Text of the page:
When composing for soloist and electronics, I often approach pieces as concerti, with the live performer conversing with an electronic “ensemble.” Traditionally, this genre has given composers the opportunity to explore the relationship between an individual and society as well as provide discourse on the importance of both individual and social expression and contentment. The introduction of the soloist’s doppelgänger, a supernatural duplicate, turns this piece into a kind of double concerto, with the soloist faced not only with society but with the implications of the spectral double, supporting or undermining the efforts of the individual to find a place in the social world.
I’ve finally had the chance to put together the video of my piece Canned! performed last month at the Future Music Oregon Concert. This concert was the premiere of the OEDO (The Oregon Electronic Device Orchestra), and hopefully the first of many pieces the new ensemble will perform…
…Though someone else will need to write the piece for next time, as I’ve got to get working on my PhD recital.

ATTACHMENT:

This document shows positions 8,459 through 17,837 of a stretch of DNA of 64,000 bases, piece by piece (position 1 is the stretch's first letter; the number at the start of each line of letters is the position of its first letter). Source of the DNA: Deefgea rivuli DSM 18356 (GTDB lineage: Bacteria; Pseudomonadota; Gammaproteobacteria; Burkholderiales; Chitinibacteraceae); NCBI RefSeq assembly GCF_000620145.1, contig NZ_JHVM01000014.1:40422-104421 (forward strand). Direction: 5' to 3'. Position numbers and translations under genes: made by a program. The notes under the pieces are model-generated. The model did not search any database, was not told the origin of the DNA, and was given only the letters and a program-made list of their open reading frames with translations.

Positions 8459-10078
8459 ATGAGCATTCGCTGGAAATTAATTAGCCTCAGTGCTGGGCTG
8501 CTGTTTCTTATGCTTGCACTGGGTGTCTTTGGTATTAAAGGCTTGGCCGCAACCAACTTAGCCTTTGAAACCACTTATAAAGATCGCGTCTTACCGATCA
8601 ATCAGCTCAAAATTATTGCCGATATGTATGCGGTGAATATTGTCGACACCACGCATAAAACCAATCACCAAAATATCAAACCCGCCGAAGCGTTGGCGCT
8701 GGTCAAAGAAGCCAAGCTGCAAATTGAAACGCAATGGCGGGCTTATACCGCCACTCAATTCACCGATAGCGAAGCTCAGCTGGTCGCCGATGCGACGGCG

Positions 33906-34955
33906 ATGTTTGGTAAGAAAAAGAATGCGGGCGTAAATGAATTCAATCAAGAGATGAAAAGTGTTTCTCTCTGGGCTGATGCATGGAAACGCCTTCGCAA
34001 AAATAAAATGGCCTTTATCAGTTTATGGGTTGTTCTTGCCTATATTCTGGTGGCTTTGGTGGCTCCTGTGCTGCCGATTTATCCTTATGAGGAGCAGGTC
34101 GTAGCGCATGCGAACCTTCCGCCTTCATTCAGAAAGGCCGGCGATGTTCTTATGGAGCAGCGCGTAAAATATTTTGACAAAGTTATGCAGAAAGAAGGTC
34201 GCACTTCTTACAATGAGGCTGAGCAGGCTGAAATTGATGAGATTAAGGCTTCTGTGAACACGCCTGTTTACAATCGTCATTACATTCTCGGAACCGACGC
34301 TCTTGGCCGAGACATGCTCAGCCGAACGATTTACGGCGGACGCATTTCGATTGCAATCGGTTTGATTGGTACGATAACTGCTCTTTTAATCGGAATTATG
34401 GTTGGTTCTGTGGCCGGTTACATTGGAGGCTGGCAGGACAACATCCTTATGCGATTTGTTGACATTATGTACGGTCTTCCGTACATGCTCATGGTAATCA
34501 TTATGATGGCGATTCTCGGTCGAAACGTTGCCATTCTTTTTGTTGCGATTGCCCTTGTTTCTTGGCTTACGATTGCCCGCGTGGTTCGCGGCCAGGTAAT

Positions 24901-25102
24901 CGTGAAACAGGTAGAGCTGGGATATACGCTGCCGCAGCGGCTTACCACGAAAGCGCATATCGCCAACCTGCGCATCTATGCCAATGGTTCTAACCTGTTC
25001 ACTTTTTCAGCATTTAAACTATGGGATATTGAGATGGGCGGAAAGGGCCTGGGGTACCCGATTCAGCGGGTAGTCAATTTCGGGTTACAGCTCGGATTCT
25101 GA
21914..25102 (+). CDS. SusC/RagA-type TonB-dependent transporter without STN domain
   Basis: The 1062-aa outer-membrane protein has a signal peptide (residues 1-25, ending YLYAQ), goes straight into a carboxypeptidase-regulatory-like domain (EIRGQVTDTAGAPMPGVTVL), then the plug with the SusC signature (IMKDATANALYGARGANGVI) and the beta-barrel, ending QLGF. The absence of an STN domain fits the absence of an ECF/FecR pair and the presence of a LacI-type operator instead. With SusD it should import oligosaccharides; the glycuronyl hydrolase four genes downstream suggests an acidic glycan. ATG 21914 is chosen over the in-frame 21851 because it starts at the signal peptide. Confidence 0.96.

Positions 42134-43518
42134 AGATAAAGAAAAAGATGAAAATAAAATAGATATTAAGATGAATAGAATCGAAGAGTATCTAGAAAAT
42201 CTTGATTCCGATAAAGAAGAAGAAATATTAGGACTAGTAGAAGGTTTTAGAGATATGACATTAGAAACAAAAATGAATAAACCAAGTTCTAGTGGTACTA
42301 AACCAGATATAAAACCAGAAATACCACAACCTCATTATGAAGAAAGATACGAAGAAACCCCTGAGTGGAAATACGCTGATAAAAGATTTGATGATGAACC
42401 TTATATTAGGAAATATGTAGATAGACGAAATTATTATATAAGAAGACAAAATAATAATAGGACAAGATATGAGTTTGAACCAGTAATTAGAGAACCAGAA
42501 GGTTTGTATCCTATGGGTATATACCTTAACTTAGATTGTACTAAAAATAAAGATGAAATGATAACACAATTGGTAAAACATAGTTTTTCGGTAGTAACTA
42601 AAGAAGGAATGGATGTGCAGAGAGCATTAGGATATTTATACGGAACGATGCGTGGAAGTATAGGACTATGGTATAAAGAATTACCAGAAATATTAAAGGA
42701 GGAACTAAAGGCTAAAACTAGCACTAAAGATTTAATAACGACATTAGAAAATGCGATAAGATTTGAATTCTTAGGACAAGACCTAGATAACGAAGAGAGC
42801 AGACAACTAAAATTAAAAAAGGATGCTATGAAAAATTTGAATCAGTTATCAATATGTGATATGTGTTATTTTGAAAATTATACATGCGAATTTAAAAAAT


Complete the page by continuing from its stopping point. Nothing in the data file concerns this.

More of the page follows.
“Canned!” written for the Oregon Electronic Device Orchestra (OEDO), was inspired by the sounds one can make with a can of soda.
Although not necessarily pertinent to the piece, here three things I discovered in preparing these performance notes:
1. The average American drinks two cans of soda a day, for a total of 50 gallons a year.
2. There are 40.5 grams of sugar in a 12 oz can of Coke. The recommended sugar intake is no more than 40 grams per day for a 2000 calorie diet.
3. Soda is delicious.
Here is more of the bounty from the concerts earlier this month. Normally I would gush about how wonderful my performers were (which they always are), but, in this case, I was the performer.
And I was fantastic.
I performed this piece, “Requiem,” for shamisen and live electronics, at the Future Music Oregon concert on May 8th. This is the studio version of that piece, as sometimes live recordings of electronic pieces can be tricky.
This piece, for shamisen and live electronics, is dedicated to my friend, Kawamura Shinyu. Shinyu was the first person I met when I arrived in Japan, and it was through him that I came to study the shamisen. Sadly, Shinyu also grappled with bipolar disorder, and took his own life during one of his depressive episodes. Through this piece, I hope to celebrate his life and express my gratitude for his endless kindness, hospitality, and generosity to me.